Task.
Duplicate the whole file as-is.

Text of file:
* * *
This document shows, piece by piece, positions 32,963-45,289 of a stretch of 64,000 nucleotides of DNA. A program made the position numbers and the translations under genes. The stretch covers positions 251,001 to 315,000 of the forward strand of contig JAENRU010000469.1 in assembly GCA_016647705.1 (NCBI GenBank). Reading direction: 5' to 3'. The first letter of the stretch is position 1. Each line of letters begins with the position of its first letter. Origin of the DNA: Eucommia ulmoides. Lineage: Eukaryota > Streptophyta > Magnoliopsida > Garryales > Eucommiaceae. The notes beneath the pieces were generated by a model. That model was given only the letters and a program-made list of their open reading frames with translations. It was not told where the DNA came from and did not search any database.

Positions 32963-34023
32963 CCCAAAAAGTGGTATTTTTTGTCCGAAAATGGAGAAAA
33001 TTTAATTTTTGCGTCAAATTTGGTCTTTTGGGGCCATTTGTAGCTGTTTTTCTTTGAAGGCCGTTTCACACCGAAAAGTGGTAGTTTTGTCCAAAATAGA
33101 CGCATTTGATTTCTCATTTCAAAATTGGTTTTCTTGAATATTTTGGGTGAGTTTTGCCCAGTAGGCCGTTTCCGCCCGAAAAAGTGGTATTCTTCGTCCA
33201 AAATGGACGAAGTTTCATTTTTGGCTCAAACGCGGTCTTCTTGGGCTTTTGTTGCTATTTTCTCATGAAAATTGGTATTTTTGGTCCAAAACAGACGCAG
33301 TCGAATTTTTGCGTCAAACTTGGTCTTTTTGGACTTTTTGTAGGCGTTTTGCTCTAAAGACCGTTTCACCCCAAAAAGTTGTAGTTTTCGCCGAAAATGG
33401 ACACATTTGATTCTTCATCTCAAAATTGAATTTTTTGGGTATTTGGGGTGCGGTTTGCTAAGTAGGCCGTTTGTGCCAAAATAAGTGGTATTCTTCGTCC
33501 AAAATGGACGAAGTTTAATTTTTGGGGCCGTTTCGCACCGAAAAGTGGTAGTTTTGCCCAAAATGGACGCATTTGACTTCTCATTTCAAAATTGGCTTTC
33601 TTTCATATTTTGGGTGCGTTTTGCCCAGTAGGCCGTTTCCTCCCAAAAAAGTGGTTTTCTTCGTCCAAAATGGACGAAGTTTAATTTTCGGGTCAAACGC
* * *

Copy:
This document shows, piece by piece, positions 32,963-45,289 of a stretch of 64,000 nucleotides of DNA. A program made the position numbers and the translations under genes. The stretch covers positions 251,001 to 315,000 of the forward strand of contig JAENRU010000469.1 in assembly GCA_016647705.1 (NCBI GenBank). Reading direction: 5' to 3'. The first letter of the stretch is position 1. Each line of letters begins with the position of its first letter. Origin of the DNA: Eucommia ulmoides. Lineage: Eukaryota > Streptophyta > Magnoliopsida > Garryales > Eucommiaceae. The notes beneath the pieces were generated by a model. That model was given only the letters and a program-made list of their open reading frames with translations. It was not told where the DNA came from and did not search any database.

Positions 32963-34023
32963 CCCAAAAAGTGGTATTTTTTGTCCGAAAATGGAGAAAA
33001 TTTAATTTTTGCGTCAAATTTGGTCTTTTGGGGCCATTTGTAGCTGTTTTTCTTTGAAGGCCGTTTCACACCGAAAAGTGGTAGTTTTGTCCAAAATAGA
33101 CGCATTTGATTTCTCATTTCAAAATTGGTTTTCTTGAATATTTTGGGTGAGTTTTGCCCAGTAGGCCGTTTCCGCCCGAAAAAGTGGTATTCTTCGTCCA
33201 AAATGGACGAAGTTTCATTTTTGGCTCAAACGCGGTCTTCTTGGGCTTTTGTTGCTATTTTCTCATGAAAATTGGTATTTTTGGTCCAAAACAGACGCAG
33301 TCGAATTTTTGCGTCAAACTTGGTCTTTTTGGACTTTTTGTAGGCGTTTTGCTCTAAAGACCGTTTCACCCCAAAAAGTTGTAGTTTTCGCCGAAAATGG
33401 ACACATTTGATTCTTCATCTCAAAATTGAATTTTTTGGGTATTTGGGGTGCGGTTTGCTAAGTAGGCCGTTTGTGCCAAAATAAGTGGTATTCTTCGTCC
33501 AAAATGGACGAAGTTTAATTTTTGGGGCCGTTTCGCACCGAAAAGTGGTAGTTTTGCCCAAAATGGACGCATTTGACTTCTCATTTCAAAATTGGCTTTC
33601 TTTCATATTTTGGGTGCGTTTTGCCCAGTAGGCCGTTTCCTCCCAAAAAAGTGGTTTTCTTCGTCCAAAATGGACGAAGTTTAATTTTCGGGTCAAACGC